Health experts oppose easing face mask requirement

Bonz Magsambol

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Health experts oppose easing face mask requirement

MASKING. Shoppers wear surgical masks in Greenhills, San Juan City


Philippine College of Physicians past president Dr. Maricar Limpin says easing the face mask requirement sends a wrong message to the public that they 'should not be afraid of COVID-19 anymore'

MANILA, Philippines – The Philippines’ top medical experts said on Thursday, September 8, they are against easing the face mask requirement when outdoors, saying that it would send a wrong message to the public that they “should not be afraid of COVID-19 anymore.”

“If you relax the requirement for the use of the face mask then it basically gives the impression to a lot of Filipinos that there’s no need…. ‘You should not be afraid of COVID-19 anymore and there’s no even need to vaccinate,'” said Dr. Maricar Limpin, past president of the Philippine College of Physicians (PCP), during a roundtable discussion on COVID-19 vaccination at the New World Hotel in Makati.

“So paano na ang mangyayari sa ating (What would happen to our) booster vaccination program? That would weaken our campaign,” she added.

Limpin was answering questions from the media regarding the Philippine government’s plan to relax the requirement to wear face masks outdoors after President Ferdinand Marcos Jr. “verbally” approved the coronavirus task force’s recommendation. The Inter-Agency Task Force on Emerging Infectious Disease (IATF) is composed of health experts and economic managers of the country.

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Department of Health (DOH) officer-in-charge Maria Rosario Vergeire said that an executive order is needed for the new rules to take effect.

In a statement sent to reporters on Thursday, DOH director for communications Dr. Albert Domingo said that the agency’s position has always been for the public “to continue on masking, but there were several data that were presented also that led to this decision.”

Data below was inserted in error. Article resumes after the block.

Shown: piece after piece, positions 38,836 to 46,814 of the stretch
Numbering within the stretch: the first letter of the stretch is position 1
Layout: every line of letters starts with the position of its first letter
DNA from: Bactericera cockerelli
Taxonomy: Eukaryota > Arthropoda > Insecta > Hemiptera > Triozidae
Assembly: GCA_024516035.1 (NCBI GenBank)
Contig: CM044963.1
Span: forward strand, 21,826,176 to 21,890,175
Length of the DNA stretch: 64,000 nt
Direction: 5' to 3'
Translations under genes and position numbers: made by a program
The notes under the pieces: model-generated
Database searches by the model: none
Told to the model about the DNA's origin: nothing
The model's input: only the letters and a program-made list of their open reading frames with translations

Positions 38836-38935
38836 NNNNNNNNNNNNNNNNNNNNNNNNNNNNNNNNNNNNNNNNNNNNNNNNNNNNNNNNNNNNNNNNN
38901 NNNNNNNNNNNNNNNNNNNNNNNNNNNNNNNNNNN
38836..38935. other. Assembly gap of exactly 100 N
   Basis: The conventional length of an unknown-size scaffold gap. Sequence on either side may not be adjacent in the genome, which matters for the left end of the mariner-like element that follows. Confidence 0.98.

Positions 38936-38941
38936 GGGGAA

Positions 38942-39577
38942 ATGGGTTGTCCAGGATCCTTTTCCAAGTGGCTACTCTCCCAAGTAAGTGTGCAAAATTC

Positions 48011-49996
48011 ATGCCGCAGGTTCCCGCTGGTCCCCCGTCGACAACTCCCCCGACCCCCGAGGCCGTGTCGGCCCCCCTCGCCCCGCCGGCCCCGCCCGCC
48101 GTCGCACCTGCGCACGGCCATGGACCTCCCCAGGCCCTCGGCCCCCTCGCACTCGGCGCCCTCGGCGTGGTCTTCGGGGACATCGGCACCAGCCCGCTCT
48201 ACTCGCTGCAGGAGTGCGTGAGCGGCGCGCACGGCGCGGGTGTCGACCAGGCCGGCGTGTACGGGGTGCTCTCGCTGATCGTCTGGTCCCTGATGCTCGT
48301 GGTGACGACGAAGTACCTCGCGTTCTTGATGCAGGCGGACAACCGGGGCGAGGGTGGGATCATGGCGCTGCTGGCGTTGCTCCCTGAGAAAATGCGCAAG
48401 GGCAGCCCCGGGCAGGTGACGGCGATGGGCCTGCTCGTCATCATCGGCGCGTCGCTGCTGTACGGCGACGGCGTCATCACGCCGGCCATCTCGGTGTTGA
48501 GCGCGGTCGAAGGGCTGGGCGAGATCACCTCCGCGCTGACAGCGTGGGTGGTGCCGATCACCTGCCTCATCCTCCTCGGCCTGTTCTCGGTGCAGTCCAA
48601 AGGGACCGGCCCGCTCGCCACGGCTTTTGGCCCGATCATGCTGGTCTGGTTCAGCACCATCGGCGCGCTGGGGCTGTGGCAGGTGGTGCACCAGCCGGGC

“We needed to balance between health and the economy, and what we have compromised would be, this will be done among low-risk individuals and in low-risk settings. This means that optional masking will only be done outdoors, in settings where it is not crowded, in settings where there is good ventilation, and this will be done among low-risk individuals – meaning, not the senior citizens, not those with comorbidities, not the children, and definitely not those having COVID-19 symptoms,” Domingo said.

Challenging implementation

Press Secretary Trixie Cruz Angeles said on Wednesday, September 7, that the new rules will have pilot implementation in the last quarter of 2022, provided that the COVID-19 booster coverage improves.

On the sidelines of the roundtable discussion on Thursday, infectious diseases specialist Dr. Rontgene Solante said the implementation of the new rules on masking would be challenging.

Health experts oppose easing face mask requirement

“We know by history, it’s difficult in terms of implementation but it’s important for us, medical societies, even media, to again reiterate the importance and inform the population at risk that the risk will still be there even if in an outdoor [setting], and if they will not be wearing face masks. So constant communication and specific messaging will really be important when we implement this policy,” he said.

Solante, who is also part of the country’s vaccine expert panel, reiterated his earlier position that “face mask should be the last to go” in terms of pandemic health protocols.

Health experts oppose easing face mask requirement

This development on the easing of face mask requirements came after Cebu City’s local order making face masks outdoors optional.

‘Don’t benchmark with other countries’

Reacting to critics who said that the Philippines is among the few countries that continue to have a masking mandate, Solante said that it is not right to “benchmark” the policies with others since each has a different context and situation.

“Magkakaiba ‘yung healthcare system natin. Magkaiba ‘yung priority ng mga bansa…. For me, benchmarking dahil generalized na ‘uy Singapore gumawa na nito, Vietnam, gumawa na nito, eh tayo sasama din tayo.’ No,” Solante said, adding that government also needs to consider other factors, such as health systems, manpower, and availability of treatment.

(Each country has a different healthcare system. Each country has different priorities…. For me, benchmarking just because Singapore and Vietnam have already eased theirs, we will follow suit. No.)

“I think these are an important part when we consider a decision. Our anti-virals. When you say Thailand, Singapore – their government have good healthcare support for their vulnerable sectors,” he added.

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A number of countries, including those in Europe and the United States, have already dropped their mandatory wearing of face masks in most public places, although this is still recommended in some indoor places. But the caveat is that a large portion of the population in most of these countries has been vaccinated and boosted against COVID-19.

In the Philippines, although over 72 million individuals have been fully vaccinated against COVID-19, only 18.2 million have received booster shots. –

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Bonz Magsambol

Bonz Magsambol covers the Philippine Senate for Rappler.